Manufacturers are included in the list, we’re pleased to see. From ABC, “The Presidential Planner“:
Greg Brown, Co-CEO, Motorola, Inc.
John Chambers, Chairman & CEO, Cisco Systems Inc.
Kenneth Chenault, CEO, American Express
Dave Cote, Chairman, President & CEO, Honeywell International Inc
Scott Davis, Chairman & CEO, UPS
John Doerr, Partner, Kleiner Perkins Caufield & Byers
Mark Gallogly, Managing Partner & Co-Founder, Centerbridge Partners
Lew Hay, Chairman & CEO, NextEra Energy
Jeffrey Immelt, Chairman & CEO, General Electric
Ellen Kullman, CEO, DuPont
John Lechleiter, President and CEO, Eli Lilly
Andrew Liveris, President, CEO and Chairman, Dow Chemical
James McNerney, Chairman, President & CEO, Boeing
Indra Nooyi, Chairman & CEO, PepsiCo
Paul Otellini, CEO, Intel
Penny Pritzker, Chairman & CEO, Pritzker Realty Group
Brian Roberts, Chairman & CEO, Comcast
Jim Rogers, Chairman, President & CEO, Duke Energy
Eric Schmidt, Chairman & CEO, Google
Robert Wolf, President & COO, UBS
From Politico 44:
POLITICO’s Morning Money reports that there will be five main discussions, each led by one or more of the executives: Trade and exports (Boeing’s James McNerney); incentives to invest in the U.S. (GE’s Jeff Immelt); skills and work force training (Penny Pritzker of Pritzker Realty); the deficit commission findings (Honeywell’s Dave Cote); and innovation (Eric Schmidt of Google and John Doerr of Kleiner Perkins). Treasury Secretary Tim Geithner and outgoing adviser Larry Summers also are expected to spend much of the day there.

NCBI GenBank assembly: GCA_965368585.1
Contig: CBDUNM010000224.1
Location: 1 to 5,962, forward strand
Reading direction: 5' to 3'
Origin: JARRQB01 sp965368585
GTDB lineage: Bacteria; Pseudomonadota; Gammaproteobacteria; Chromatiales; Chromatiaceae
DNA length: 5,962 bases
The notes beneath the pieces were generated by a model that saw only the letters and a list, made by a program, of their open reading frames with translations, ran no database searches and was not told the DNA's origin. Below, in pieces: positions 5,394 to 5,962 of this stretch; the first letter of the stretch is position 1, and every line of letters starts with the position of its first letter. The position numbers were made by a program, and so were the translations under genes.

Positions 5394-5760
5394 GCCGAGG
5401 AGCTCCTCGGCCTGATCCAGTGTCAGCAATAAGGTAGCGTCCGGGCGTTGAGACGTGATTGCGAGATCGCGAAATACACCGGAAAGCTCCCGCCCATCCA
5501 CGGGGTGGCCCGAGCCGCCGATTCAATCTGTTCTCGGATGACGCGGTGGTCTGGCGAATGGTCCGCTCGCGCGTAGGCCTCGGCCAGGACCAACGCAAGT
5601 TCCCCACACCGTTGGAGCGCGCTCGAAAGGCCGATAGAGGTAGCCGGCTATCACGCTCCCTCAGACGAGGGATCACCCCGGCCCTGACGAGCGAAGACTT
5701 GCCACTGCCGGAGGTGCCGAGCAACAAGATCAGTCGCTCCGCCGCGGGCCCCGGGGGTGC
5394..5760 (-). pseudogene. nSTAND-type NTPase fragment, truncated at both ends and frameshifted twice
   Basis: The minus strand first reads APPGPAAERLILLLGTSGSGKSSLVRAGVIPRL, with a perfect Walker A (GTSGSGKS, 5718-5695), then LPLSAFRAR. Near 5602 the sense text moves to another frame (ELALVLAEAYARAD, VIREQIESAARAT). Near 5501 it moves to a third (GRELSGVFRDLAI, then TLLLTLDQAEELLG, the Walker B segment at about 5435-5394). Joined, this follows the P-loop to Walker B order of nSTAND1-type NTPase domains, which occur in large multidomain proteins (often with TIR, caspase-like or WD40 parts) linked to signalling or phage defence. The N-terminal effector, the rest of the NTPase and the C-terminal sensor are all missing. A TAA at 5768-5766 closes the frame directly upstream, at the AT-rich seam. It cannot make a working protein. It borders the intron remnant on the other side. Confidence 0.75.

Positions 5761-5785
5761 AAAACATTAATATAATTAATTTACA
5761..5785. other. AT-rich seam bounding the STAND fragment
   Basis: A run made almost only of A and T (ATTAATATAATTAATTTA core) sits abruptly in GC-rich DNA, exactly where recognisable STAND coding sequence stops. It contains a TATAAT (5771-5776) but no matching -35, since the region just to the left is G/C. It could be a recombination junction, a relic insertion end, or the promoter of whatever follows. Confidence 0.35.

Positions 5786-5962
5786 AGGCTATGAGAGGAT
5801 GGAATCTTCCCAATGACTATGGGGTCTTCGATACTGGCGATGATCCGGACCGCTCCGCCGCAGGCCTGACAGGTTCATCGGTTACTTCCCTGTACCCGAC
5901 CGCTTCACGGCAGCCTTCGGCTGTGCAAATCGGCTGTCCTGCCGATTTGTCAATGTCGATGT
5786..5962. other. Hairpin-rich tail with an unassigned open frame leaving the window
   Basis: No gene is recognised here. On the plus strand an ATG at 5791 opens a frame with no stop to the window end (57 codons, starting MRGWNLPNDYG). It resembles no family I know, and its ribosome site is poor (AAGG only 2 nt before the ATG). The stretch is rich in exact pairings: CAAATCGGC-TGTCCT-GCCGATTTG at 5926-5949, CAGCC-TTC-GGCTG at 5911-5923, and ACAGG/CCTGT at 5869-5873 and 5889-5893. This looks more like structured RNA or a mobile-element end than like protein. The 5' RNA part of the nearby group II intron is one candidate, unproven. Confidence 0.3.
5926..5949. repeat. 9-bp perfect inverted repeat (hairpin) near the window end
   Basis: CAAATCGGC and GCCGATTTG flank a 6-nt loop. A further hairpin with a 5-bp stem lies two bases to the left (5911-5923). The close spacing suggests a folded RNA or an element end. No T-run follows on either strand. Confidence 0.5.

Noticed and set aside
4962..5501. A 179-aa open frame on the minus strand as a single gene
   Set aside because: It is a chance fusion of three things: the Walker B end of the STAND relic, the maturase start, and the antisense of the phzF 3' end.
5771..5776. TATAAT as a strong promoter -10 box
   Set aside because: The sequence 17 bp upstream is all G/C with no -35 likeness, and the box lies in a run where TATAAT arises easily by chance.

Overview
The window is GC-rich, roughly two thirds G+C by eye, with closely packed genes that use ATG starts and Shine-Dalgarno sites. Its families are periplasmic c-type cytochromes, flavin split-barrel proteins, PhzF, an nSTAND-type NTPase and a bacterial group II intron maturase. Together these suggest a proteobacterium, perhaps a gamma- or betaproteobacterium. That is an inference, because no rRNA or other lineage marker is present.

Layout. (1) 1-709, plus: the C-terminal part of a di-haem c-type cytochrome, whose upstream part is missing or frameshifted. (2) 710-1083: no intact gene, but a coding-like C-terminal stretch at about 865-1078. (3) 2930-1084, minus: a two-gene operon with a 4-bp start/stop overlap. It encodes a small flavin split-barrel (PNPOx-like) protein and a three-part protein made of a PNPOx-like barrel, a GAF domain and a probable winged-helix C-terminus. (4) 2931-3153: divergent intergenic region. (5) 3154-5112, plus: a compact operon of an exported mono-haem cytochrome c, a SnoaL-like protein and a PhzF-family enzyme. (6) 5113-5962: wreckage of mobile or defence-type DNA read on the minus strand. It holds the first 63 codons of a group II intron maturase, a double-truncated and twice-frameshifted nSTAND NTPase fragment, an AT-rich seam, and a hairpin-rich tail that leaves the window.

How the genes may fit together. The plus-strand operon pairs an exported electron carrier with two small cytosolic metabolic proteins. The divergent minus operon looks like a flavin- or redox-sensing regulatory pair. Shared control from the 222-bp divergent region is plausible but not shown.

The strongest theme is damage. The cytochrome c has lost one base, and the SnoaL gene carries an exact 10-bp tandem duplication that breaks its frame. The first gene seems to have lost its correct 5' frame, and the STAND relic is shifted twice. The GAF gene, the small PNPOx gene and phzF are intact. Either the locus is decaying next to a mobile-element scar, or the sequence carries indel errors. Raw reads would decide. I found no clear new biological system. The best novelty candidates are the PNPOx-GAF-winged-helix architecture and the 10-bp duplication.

The President delivers a statement to the press at 9:15 a.m. and meeting with the CEOs is scheduled to start at 9:30 a.m. at the Blair House. (Does he walk over?)
Here’s the most relevant passage from White House spokesman Robert Gibbs’ briefing with the media Tuesday:
Q There’s a couple of repeat CEOs: GE, for example; Dow Chemical; PepsiCo. Are we going to see new faces there tomorrow?
MR. GIBBS: Well, I think that — I mean, look, this obviously is part of an ongoing discussion and working arrangement that the President has had with CEOs over the course of many months, whether we’ve had them in for Roosevelt Room discussions, whether he’s had them in for lunch or dinner. I think some of the nation’s largest employers, many of them haven’t changed their CEOs.
So obviously there’s some continuity to people that you’ve seen before, but I think you’ll also see people that have also not spent a lot of time here.
The President wants to hear from them about what they see in the road ahead for the economy, and ideas that they have on continuing our economic recovery.
Q And will he make any appeal — there’s a lot of cash sitting aside. The President has mentioned it; you’ve mentioned it. Will he make an appeal to them to spend some of that?
MR. GIBBS: Well, I think the President will want to have a discussion about what steps — I think whether it’s something like the business expensing or the research and experimentation tax credit continuity — that are important certainty for business. And the President will want to know, just as they’ll want to know what steps we’re taking to ensure that those tax credits are there, that what steps are they going to take as they see an economy get stronger and as demand picks up, how they’re going to structure and invest.
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